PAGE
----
That’s right! An inventory of ourselves is necessary to progress in our recovery in Nar-Anon. Taking our own inventory is a new idea for most of us. We are so used to putting the focus on our loved one. This is a program of personal progress and so we must put the focus on ourselves and work on improving our own lives.
For many of us the first searching and fearless moral inventory is painful. We feel alienated from the person we want to be and have become a stranger to our own gifts. We are often living a life in conflict with our true nature. But we soon discover that it is also exciting to realize those life-affirming attributes within.
Perhaps if we can look upon this inventory as a harvest of our inner garden, we will benefit from knowing our strengths, weaknesses, triumphs and our self-destructive behaviors. Are we power hungry? Are we possessive or jealous? Are we determined to do things our own way? Are we intolerant of differences? Do we try to smooth over disagreements or troubles? Do we indulge in gossip? Are we overly sensitive and quick to take offense at what others say? Do we let the needs of others govern us while we ignore our own? Are we willing to take responsibility for problems we’ve caused? Are we people-pleasures? Do we carry grudges? These are just a few of the weeds that choke our progress and well-being. We will benefit from changing our unhealthy behaviors and developing our strengths.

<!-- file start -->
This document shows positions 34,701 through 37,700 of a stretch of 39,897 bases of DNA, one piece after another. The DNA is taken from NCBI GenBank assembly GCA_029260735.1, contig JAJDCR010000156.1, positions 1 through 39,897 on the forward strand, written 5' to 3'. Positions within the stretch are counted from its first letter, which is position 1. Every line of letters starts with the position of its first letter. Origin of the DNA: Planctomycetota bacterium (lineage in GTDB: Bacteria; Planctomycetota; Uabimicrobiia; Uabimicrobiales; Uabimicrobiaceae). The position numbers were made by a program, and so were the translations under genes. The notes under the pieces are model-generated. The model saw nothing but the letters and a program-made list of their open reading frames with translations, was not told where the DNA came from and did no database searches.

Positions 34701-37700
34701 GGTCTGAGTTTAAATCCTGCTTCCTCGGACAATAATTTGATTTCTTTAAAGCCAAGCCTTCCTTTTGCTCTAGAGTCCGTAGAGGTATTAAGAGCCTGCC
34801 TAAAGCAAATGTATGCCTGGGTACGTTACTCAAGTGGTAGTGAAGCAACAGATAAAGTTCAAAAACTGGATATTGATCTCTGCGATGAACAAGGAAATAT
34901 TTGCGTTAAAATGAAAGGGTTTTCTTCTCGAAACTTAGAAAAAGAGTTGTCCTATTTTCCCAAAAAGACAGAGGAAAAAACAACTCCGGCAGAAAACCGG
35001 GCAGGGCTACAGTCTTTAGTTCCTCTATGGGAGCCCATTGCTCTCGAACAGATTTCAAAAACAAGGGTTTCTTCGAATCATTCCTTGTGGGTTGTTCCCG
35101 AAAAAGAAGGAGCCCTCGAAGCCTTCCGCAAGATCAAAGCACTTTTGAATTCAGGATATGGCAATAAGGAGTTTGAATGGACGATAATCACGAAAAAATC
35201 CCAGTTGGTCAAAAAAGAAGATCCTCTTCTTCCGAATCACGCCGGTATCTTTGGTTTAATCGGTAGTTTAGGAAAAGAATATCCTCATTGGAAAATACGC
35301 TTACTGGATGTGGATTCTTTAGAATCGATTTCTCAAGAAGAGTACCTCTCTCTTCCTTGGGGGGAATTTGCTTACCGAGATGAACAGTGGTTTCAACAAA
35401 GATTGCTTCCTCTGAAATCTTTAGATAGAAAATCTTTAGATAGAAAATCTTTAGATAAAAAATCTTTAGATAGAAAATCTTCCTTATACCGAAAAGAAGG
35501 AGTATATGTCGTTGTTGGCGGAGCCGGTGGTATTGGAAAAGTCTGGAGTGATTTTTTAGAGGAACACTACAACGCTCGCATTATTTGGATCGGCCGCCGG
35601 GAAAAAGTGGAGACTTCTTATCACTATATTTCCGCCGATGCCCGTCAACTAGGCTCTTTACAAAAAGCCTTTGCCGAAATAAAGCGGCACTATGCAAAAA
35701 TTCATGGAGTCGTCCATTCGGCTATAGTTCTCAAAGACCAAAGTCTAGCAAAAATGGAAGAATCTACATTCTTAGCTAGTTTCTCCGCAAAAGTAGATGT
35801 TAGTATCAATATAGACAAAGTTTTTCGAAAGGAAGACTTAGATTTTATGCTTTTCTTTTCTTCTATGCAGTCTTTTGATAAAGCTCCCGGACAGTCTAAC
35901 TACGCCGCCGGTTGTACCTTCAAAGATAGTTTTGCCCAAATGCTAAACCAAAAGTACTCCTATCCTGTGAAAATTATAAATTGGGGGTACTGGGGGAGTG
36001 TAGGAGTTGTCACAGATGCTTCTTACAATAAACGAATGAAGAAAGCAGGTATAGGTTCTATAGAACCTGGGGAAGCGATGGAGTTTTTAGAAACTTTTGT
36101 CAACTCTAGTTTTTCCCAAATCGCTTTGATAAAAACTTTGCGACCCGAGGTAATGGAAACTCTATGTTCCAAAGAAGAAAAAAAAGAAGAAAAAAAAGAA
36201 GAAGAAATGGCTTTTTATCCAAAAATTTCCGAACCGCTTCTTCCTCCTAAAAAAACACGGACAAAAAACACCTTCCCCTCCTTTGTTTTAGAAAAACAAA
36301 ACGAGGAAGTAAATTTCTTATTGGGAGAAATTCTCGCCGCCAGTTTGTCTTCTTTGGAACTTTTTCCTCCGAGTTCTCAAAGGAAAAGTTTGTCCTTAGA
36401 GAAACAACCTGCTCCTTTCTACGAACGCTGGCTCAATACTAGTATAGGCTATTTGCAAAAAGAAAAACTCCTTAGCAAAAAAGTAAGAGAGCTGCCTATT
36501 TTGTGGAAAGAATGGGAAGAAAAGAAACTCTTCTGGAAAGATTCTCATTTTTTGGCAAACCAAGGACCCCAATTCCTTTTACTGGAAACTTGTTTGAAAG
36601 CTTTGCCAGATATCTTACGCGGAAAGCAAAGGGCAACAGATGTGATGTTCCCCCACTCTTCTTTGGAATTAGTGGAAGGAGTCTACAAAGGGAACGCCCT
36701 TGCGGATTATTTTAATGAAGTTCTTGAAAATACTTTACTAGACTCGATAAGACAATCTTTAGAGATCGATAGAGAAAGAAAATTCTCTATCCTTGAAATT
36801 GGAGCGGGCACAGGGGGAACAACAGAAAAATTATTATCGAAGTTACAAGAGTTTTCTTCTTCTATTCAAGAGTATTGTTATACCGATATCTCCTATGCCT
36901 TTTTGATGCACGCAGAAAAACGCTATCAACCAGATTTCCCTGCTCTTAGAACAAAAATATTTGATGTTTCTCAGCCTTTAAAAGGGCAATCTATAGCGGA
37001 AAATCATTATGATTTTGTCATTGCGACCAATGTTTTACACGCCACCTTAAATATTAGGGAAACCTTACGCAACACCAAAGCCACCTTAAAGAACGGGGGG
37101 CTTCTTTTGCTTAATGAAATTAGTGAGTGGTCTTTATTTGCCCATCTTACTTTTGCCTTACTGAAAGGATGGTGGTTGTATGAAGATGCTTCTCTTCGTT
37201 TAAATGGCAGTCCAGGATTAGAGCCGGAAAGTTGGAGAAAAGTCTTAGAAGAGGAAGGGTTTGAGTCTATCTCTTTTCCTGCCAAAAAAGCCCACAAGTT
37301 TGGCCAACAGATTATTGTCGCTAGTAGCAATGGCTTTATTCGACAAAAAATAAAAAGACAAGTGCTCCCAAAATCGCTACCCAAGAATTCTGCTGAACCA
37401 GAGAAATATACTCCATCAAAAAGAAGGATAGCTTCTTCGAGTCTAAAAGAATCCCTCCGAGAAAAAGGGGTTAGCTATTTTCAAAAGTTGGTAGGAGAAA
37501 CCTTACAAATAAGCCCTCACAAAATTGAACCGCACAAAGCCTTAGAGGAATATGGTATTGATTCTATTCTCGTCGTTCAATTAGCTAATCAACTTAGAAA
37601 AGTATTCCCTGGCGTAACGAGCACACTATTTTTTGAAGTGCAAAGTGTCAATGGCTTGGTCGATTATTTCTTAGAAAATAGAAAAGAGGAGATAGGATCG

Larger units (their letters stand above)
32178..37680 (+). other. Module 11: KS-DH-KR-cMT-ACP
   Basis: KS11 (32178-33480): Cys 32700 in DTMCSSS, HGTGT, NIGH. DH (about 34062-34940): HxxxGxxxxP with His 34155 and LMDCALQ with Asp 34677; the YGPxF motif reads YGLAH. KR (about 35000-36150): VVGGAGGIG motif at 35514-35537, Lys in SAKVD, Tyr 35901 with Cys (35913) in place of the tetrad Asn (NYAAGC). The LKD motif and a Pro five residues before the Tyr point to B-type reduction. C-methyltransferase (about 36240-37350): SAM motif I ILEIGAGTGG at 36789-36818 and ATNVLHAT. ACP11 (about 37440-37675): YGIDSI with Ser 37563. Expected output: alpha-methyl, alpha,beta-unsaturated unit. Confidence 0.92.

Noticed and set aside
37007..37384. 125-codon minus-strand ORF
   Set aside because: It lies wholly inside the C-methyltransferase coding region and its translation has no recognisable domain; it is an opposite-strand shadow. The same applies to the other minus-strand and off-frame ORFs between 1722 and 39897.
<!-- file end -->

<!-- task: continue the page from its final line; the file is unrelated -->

We have fear, resentment and anger that leave no room for growth. But in the process of weeding we will use the first three Steps. When we face our powerlessness and inability to manage our own lives, we turn to our belief in a Higher Power who can restore us to sanity. Now we can focus on changing. We do this by carefully searching for the elements within our character that work and are life-supporting and also by identifying our self-defeating and harmful behaviors. We call the weeds, weeds. We begin the process of practicing honesty with others and ourselves. We stop ignoring, hiding, covering up and denying that there is room for improvement in our lives. We become fearless in discovering what is working in our lives and what is hurting us and others.
Our Fourth Step feels like the lifting of denial when we first talked about the problem of addiction. Now we are dealing with our own problems weeding and appreciating ourselves. Our Fourth Step is a cleansing, a turning over of soil, giving air and making our burdens lighter.
Step Four is a process. We don’t unearth all of our character and leave it fallow. We cultivate ourselves by periodically, repeating the process. As we do this we see our progress, we remember our journey and we rejoice in our Higher Power’s ability to guide us to a more fulfilling and joyful life.